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By the common law, corporations must appear by attorney (g) and by statute they must appear to prosecute or defend by agent or attorney, and the suit should be brought in the name of the corporation by their agent or attorney.(h) As a corporation is an invisible, intangible being, it cannot commit a trespass or a crime, nor is it susceptible of a battery or any personal injury. It cannot be an executor or administrator, or perform any personal duties. It cannot be imprisoned : of course execution must go against the estate only of the corporation: By our practice, execution goes against the estate of individual members of the corporation in the case of towns and societies : and the person whose estate is taken has a claim for indemnity against the corporation. If visible estate of the corporation cannot be found sufficient to satisfy an execution against it, the creditor may apply to a court of equity who will enforce the payment of the debt. Action will not lie against the individual members of a corporation for acts erroneously done by them in a corporate capacity, from which detriment happens to the plaintiff: but to renderthem liable, it is necessary that the acts should have been done wilfully and maliciously.(i) An action of trespass on the case will lie against a corporation aggregate, for neglect of a corporate duty by which the plaintiff has suffered an injury.(k)

In an action by a corporation, the defendant may plead in bar that there is no such corporation, and the plaintiff must reply, specially setting forth how they are a corporation. (1) ^iJfk,*^/*>, The dissolution of a corporation may be effected by the death of all its /y Jt^,,,, Ayf^nembers, by the surrender of the franchise into the hands of the legisla— • <3—lature,or by the forfeiture of the charter by negligence, or abuse of its powers and privileges. In the case of a forfeiture the queston may be tried on a writ of quo -warranto: which is issued to enquire by what authority, the members exercise their corporate powers—and if it be found they have done acts amounting to a forfeiture, the charter may be vacated.(m)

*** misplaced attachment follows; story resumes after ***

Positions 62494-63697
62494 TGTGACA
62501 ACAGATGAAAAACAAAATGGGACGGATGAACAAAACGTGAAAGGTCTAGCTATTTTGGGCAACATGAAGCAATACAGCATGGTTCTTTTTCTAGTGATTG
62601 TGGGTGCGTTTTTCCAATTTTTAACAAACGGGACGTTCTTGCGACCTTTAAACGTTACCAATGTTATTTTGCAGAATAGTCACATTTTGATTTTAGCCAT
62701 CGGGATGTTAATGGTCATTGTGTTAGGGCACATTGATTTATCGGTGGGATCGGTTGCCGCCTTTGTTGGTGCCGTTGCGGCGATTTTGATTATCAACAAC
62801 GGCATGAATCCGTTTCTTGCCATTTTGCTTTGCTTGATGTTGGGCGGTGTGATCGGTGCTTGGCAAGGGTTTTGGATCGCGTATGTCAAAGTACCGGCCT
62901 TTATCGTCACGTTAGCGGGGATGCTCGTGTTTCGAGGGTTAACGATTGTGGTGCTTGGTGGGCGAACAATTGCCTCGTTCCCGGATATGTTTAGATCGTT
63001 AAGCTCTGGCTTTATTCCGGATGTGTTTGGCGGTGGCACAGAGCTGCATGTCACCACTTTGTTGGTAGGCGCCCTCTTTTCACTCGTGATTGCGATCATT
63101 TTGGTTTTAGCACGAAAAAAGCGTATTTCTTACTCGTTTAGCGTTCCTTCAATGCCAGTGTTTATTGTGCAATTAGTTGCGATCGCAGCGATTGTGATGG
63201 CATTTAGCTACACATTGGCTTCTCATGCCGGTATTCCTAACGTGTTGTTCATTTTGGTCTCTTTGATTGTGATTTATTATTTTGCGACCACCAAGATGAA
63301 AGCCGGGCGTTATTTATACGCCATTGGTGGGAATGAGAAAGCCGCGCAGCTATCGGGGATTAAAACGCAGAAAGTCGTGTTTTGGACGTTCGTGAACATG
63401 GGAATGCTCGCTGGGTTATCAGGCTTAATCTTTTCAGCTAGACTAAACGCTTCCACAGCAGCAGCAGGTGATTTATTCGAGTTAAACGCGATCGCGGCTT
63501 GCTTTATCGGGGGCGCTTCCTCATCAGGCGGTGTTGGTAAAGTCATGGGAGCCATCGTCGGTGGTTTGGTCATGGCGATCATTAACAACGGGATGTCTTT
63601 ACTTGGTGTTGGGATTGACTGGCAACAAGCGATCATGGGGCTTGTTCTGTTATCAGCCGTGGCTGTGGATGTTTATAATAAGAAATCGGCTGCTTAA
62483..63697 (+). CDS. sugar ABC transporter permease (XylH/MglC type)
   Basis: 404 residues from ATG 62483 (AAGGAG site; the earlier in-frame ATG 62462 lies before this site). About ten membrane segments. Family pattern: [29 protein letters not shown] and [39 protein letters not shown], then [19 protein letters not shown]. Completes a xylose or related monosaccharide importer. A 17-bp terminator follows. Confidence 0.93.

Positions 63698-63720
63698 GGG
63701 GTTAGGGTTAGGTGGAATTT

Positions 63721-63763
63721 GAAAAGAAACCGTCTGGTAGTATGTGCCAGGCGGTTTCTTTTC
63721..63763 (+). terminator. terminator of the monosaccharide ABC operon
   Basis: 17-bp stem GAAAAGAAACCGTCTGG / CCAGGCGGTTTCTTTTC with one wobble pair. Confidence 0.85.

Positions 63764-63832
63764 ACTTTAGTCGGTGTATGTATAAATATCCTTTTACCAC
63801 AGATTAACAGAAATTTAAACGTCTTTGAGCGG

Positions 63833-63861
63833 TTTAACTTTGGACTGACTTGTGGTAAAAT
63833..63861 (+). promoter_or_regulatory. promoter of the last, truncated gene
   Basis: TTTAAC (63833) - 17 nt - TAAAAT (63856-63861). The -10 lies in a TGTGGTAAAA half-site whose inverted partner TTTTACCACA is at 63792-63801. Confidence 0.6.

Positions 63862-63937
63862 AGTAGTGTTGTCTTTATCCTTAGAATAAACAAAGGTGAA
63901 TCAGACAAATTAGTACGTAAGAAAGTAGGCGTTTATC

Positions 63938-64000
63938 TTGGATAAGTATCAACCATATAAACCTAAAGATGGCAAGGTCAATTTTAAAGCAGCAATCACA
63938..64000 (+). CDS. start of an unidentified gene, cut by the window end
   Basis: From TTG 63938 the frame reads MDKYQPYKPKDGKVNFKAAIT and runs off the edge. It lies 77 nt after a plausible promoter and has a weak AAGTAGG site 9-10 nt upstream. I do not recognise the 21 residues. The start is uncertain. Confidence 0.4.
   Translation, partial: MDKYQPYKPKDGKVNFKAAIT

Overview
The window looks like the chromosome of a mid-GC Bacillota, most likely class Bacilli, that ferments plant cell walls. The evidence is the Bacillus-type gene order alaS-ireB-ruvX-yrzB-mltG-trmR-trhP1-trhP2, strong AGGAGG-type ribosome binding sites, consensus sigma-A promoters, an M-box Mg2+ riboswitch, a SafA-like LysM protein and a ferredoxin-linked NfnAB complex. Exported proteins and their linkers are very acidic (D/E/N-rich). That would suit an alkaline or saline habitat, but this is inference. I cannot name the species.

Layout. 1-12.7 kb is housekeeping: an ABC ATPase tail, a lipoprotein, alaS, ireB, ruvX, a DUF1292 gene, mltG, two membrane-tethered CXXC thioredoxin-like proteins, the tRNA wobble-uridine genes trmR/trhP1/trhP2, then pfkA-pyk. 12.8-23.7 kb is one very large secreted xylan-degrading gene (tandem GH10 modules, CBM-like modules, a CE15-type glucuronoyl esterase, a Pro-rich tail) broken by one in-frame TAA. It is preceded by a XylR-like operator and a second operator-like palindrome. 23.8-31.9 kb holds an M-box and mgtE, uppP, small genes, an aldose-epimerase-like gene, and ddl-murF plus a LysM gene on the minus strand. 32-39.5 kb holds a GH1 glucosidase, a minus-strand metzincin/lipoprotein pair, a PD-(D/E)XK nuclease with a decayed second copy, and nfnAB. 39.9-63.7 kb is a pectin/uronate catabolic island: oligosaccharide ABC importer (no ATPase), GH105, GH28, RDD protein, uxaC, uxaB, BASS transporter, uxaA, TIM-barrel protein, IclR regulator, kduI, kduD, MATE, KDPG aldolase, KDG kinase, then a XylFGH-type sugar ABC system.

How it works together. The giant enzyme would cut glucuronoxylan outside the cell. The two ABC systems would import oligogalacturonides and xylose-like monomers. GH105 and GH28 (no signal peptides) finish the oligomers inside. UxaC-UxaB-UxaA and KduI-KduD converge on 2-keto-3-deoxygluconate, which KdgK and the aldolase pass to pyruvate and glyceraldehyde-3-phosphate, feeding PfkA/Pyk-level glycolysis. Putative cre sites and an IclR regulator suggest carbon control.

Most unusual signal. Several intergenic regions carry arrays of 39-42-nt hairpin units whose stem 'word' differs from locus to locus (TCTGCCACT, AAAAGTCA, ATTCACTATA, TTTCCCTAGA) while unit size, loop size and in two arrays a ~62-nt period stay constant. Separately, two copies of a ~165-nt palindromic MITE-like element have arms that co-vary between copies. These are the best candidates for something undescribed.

fe) 1 Bl. Com. 503. (h) Statutes 131. (i) 1 East . 555. (k) 7 M. T. R. 169. 3. amp. 551. (1) 18 John. 137. (m) 1 Bl. Com. 512.


Of the Several Kinds of Things.

THINGs are naturally divided into real and personal. Things real, are permanent and substantial.(a) They are immovable, as to place, and Perpetual, as to duration. Things personal, may properly be called also movable; they are the reverse of things real: the owner can remove them lim place to place: their duration is uncertain, and they are subject to dange and to perish. Such is the natural division of things, and it comprehends every species: but the institutions of civil society have made *cessary other divisions of property; for the purpose of regulating its "provement and enjoyment. Things then are, again, divided into corMeal and incorporeal, or into corporeal hereditaments and incorporeal "editaments. A corporeal hereditament is visible and tangible; an in"poreal hereditament is an ideal right, existing only in contemplation of #", issuing out of substantial corporeal property, either real or personal. Personal things have been divided into chattels real, and chattels personal. Challels real, are defined to be a compound of real and personal things, pos*ing he immobility of the one and the limited duration of the other; as an *tie for years in land, the land being immovable, but the term to expire in a limited period. Chattels personal, comprise things which are "eable, and are divided into things personal in possession, and ": personal in action, or, in the language of the law, choses in action, which are mere rights of actions, as debts. - Things real, consist of lands, tenements, and hereditaments.(b) Land, "is legal and most extensive signification, comprehends every kind of Ralproperty of a corporeal nature. It includes any ground, soil, or earth, whatever, as arable, meadows, pastures, wood, moors, waters, marshes, tries, and heath. It also, in its legal meaning, comprehends all houses "d buildings, whatever, standing on the land: for they consist of two things, the ground being the foundation, and the structure thereon; of "se, if theland or ground be conveyed, the building annexed to it, is transierred with it.

land, in its most natural and vulgar meaning, includes nothing but earth:

t the law has annexed to it this artificial meaning, by which it compreends every thing in a direct line to the heavens, and every thing down"rds in a directline to the centre of the earth: and the maxim is, cujus est "lim, jusest usque ad culum. No person therefore has a right to erect a

(a) 2 Bl. Com. 16. (b) Co. Lit. 6, Wol. I. 10